Sweet and simple
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The Book: Ani’s Raw Food Desserts by Ani Phyo (DaCapo Press, 2009)
Review by A-K Thordin
Overall feeling: Ani Phyo has made a name for herself both in and out of the raw food world by offering simple, uncomplicated recipes that often require little more than a knife or food processor. Being a fan of her first book, Ani’s Raw Food Kitchen, I was excited to see her approach translated to my own personal raw food weakness: dessert! Her latest book is a slim, portable volume that nevertheless holds 85 recipes for “Easy, Delectable Sweets and Treats” as well as tips on green living, health and beauty. With everything from raw takes on traditional favorites like Tiramisu to more “adventurous” fare like the Hemp Goji Acai Bowl, almost entirely without the need for a dehydrator or high-speed blender, this is the busy or new-to-raw person’s raw dessert book. Included in the introductory sections are ingredient descriptions and benefits, and a basic kitchen equipment overview with recommendations. There are lots of photographs (and for those of you who have her first book, they’re almost entirely of ingredients or dishes rather than the author) in an easy-to-read, though rather feminine, design approach. Divided into categories like frozen treats, cakes, chocolate, crisps, puddings, cookies, sauces, and wine/champagne desserts, you’re sure to find a lot of tempting choices in this book.
Best bits: Like the cover promises, the recipes are simple and easy to make; some taking little more than a few minutes. Each recipe has icons under the title which refer to the equipment required or recommended for particular recipes, so you don’t have to read through the whole recipe in order to find out if you can make it in your own kitchen. The book does a great job of making readers feel good about the food we’re about to indulge in by discussing nutrients, minerals, and other benefits in the ingredients, most of them with an enticing introduction on the yummy factor as well. And while most of the recipes do require little more than a knife and/or food processor, there are still a few recipes that make use of dehydrators or high-speed blenders for those who have them. The recipes are flexible and can be tweaked easily to suit personal tastes as you work, an added bonus of their simplicity being that you can usually know almost immediately what the final product will taste like before you start shaping cookies or plating a carob avocado pudding. Some of my personal favorites include the Peach and Pistachio Cobbler, Carob Walnut Cookies, Breakfast Toast (turned into raw PB & J - photo above), and Lemon Fig Cookies, though I’m also excited to try the Raspberry Ganache Fudge Cake, Pineapple Icebox Dessert, and the Mayan Crunch Truffle Balls.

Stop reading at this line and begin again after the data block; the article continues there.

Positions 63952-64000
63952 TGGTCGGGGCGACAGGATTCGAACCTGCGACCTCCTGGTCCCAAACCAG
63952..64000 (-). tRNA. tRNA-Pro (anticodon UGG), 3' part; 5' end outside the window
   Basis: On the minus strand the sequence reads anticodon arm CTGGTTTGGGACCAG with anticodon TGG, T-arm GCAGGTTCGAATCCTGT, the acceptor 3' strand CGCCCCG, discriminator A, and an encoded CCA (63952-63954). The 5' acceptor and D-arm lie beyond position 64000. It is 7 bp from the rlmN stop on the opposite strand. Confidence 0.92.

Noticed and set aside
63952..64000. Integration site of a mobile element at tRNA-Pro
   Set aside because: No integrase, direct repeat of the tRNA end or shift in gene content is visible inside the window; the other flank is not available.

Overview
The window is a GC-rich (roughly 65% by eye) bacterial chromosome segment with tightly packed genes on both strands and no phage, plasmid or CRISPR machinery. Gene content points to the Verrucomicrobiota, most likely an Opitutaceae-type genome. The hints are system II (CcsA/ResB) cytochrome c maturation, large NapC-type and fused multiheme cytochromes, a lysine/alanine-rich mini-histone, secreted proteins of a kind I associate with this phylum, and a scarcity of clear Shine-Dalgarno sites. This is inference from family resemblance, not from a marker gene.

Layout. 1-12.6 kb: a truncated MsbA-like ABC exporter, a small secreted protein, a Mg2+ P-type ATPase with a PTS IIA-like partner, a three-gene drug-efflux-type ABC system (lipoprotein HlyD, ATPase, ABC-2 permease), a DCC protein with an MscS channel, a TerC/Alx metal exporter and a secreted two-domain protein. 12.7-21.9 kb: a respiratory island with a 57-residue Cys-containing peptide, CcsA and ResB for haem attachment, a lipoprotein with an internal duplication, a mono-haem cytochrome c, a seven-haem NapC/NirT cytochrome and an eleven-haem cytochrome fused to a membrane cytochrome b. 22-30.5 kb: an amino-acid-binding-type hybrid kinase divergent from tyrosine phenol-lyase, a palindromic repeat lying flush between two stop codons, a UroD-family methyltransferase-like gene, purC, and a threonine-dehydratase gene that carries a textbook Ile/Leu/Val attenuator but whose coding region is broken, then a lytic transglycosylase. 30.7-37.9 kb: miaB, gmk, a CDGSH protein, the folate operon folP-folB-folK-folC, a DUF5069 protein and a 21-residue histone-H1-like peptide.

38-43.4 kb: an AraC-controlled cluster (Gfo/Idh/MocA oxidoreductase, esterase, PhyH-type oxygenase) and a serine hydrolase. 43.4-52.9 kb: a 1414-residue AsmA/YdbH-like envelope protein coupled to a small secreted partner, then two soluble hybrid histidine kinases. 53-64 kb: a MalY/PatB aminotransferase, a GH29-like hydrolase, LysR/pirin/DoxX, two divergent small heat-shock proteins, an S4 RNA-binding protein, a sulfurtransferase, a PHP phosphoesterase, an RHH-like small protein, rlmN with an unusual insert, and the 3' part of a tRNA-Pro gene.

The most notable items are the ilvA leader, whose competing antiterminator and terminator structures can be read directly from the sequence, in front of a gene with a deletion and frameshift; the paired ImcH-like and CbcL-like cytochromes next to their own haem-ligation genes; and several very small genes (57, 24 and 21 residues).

Less-wonderful bits: One thing you will notice right from the start, if you have a copy of Vegan Cupcakes Take Over the World, is that both books have the same size and page design layout, right down to color and arch of the recipe titles, and differ primarily by the background patterns and cover design. The photographs, while useful, are overall rather mediocre considering the author’s stature and the extreme potential for drool-factor with these recipes – most of them end up a bit flat, with less-than-ideal lighting, and even messy displays of the food. As with many raw food books, nuts and superfoods or exotic ingredients like goji berries or yacon syrup may be cost-prohibitive or difficult to find locally for many, although Ani suggests using dehydrated vegetable pulp in place of nuts for those with nut allergies (and perhaps those with less-full wallets). The emphasis on anti-aging/anti-wrinkles may not be useful for many readers, and occasionally succumbs to the often-seen raw food preoccupation with youth, and beauty. Lastly, although simplicity is usually a great selling point, a few of the recipes are so simple that they almost don’t qualify as recipes: the Fleur de Sel Kissed Watermelon, for example, is simply watermelon with sea salt. Still, these kinds of recipes may be nice inspiration for times when you’re out of other ingredients or short on cash.
Whole foods focus?: Definitely.
Web presence?: Indeed.